• But many economists believe that relative poverty rather than absolute standards is what matters.
    • The right will no doubt point out that this is a comparison of relative, rather than absolute poverty.
    universal, fixed, independent, nonrelative, nonvariable, absolutist
  • 2.1 Grammar (Of a construction) syntactically independent of the rest of the sentence, as in: dinner being over, we left the table
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    • An absolute clause is not introduced by a subordinating conjunction: after having prepared the dinner and while preparing the dinner are not absolute clauses.
  • 2.2 Grammar (Of a transitive verb) used without an expressed object (e.g., guns kill).
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    • Verbs grouped as absolute, relative, or nounal.
    • I grouped them as absolute verbs, relative verbs, and nounal verbs.
  • 2.3 Grammar (Of an adjective) used without an expressed noun (e.g., the brave).
    More example sentences
    • Though indefinite by default, the absolute quantifiers can be rendered definite through the use of a definite determiner.


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  • 1 Philosophy A value or principle that is regarded as universally valid or that may be viewed without relation to other things: good and evil are presented as absolutes
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    • Their virtue is made of sterner stuff: principles, absolutes, black and white stuff that doesn't admit of any kind of grey.
    • Principles are not absolutes, but have to be given a weight.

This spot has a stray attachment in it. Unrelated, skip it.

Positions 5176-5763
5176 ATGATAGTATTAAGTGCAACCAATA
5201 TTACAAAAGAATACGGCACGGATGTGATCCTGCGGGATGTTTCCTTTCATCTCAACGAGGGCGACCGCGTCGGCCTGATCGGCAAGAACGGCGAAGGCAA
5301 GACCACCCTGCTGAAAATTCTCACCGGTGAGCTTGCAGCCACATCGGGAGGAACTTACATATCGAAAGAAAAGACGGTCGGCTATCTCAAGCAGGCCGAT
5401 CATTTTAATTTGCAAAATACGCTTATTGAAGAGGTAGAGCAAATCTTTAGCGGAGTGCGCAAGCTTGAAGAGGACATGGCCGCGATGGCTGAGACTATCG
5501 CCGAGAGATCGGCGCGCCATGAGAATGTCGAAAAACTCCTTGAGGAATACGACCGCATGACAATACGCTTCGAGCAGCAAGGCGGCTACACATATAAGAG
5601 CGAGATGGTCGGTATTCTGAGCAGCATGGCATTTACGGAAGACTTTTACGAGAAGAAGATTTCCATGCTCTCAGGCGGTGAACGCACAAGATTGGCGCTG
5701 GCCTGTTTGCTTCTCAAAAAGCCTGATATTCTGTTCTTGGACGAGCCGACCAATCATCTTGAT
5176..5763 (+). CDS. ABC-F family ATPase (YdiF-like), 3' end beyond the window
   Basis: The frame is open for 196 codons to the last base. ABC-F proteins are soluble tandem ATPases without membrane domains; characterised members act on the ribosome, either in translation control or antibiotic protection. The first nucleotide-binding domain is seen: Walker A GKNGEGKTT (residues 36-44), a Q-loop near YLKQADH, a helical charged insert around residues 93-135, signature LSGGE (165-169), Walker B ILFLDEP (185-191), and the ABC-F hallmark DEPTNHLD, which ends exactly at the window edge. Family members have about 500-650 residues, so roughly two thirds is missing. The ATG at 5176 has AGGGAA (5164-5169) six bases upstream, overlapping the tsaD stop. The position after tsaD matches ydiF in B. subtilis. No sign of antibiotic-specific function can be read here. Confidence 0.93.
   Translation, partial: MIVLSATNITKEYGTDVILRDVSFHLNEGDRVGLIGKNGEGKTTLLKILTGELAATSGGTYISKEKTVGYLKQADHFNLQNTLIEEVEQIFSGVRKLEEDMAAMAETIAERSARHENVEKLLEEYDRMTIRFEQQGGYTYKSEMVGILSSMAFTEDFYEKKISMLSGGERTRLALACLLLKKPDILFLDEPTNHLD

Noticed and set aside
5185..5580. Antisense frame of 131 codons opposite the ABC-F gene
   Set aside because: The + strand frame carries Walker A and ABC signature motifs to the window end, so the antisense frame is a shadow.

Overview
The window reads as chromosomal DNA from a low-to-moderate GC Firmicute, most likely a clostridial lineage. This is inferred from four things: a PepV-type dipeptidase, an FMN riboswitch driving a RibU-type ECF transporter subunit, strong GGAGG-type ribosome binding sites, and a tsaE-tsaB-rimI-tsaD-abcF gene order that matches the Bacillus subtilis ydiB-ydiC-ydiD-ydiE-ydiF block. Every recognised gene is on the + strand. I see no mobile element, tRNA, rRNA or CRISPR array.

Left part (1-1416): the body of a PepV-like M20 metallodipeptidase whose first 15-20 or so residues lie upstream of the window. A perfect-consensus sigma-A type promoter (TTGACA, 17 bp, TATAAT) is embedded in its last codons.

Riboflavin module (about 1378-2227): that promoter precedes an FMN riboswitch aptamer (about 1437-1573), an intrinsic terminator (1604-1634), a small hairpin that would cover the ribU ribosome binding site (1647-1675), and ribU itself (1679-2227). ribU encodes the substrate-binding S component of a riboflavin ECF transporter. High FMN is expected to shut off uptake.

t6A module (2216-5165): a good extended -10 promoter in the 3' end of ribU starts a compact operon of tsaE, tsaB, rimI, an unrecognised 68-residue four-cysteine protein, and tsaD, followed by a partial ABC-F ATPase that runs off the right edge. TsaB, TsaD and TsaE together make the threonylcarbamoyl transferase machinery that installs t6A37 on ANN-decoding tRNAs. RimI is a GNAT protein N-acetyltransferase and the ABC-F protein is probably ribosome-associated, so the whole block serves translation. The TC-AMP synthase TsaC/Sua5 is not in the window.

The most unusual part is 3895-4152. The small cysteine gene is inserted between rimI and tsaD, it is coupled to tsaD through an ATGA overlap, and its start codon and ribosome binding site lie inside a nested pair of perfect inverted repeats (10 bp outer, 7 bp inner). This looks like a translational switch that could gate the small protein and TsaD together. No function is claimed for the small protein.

• The value and rightness of knowledge are not empirical absolutes, and the benefit of truth does not fit everyone the same.
  • 1.1 (the absolute) Philosophy That which exists without being dependent on anything else.
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    • Chittamatra, or Mind-Only school, presents a threefold classification of reality as the imaginary, the dependent and the absolute.
    • The devotees sing bhajans, chant incantations, and priests perform aarti and puja, invoking the blessings of Shiva, the divine, the pure, the absolute.
    • The order of reason accepts that the world is the realm of the relative; the order of prophecy imposes upon the world the pattern of the absolute.
  • 1.2 (the absolute) Theology Ultimate reality; God.
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    • This path also includes Daath, the ultimate balance between the Absolute and Creation.
    • Left wing Hegelians associated the Absolute with material reality.
    • Harmonizing the aspects of the Ruach around the Sun prepares the aspirant for the leap into the Abyss, where all knowledge is challenged and shown as simply a facet, or a reflection, of the Absolute.



More example sentences
  • No one should ever use the role of teacher to demean the ideas of others or insist on the absoluteness of an opinion, much less press erroneous assertions.
  • What unites both liberals and conservatives is their mutual insistence on the exclusivity and absoluteness of their vision.
  • The upsetting part of this story is the absoluteness of technology and the irrelevance of humanity.


late Middle English: from Latin absolutus 'freed, unrestricted', past participle of absolvere (see absolve).